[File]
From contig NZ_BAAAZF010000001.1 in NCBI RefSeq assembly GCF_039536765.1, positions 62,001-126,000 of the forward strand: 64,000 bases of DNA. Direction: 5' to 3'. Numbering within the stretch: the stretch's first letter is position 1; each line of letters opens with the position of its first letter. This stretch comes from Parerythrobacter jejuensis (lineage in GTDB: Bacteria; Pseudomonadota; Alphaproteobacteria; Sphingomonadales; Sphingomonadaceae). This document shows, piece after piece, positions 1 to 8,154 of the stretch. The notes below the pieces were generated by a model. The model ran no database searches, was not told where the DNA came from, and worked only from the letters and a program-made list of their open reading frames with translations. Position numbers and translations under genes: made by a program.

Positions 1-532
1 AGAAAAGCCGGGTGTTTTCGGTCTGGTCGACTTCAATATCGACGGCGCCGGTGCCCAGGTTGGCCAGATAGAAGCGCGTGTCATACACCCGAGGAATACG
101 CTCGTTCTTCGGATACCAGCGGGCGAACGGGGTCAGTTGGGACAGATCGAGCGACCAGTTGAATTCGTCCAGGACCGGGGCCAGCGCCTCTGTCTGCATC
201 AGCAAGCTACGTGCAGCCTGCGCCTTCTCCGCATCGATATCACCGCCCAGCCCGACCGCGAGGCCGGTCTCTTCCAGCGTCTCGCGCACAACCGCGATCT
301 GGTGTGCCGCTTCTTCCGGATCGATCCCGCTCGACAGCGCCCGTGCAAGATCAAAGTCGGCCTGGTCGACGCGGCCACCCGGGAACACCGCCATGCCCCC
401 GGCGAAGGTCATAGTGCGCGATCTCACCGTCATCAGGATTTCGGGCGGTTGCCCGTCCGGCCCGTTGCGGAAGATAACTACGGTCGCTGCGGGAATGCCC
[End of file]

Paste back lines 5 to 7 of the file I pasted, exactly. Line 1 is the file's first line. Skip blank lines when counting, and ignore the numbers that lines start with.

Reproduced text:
201 AGCAAGCTACGTGCAGCCTGCGCCTTCTCCGCATCGATATCACCGCCCAGCCCGACCGCGAGGCCGGTCTCTTCCAGCGTCTCGCGCACAACCGCGATCT
301 GGTGTGCCGCTTCTTCCGGATCGATCCCGCTCGACAGCGCCCGTGCAAGATCAAAGTCGGCCTGGTCGACGCGGCCACCCGGGAACACCGCCATGCCCCC
401 GGCGAAGGTCATAGTGCGCGATCTCACCGTCATCAGGATTTCGGGCGGTTGCCCGTCCGGCCCGTTGCGGAAGATAACTACGGTCGCTGCGGGAATGCCC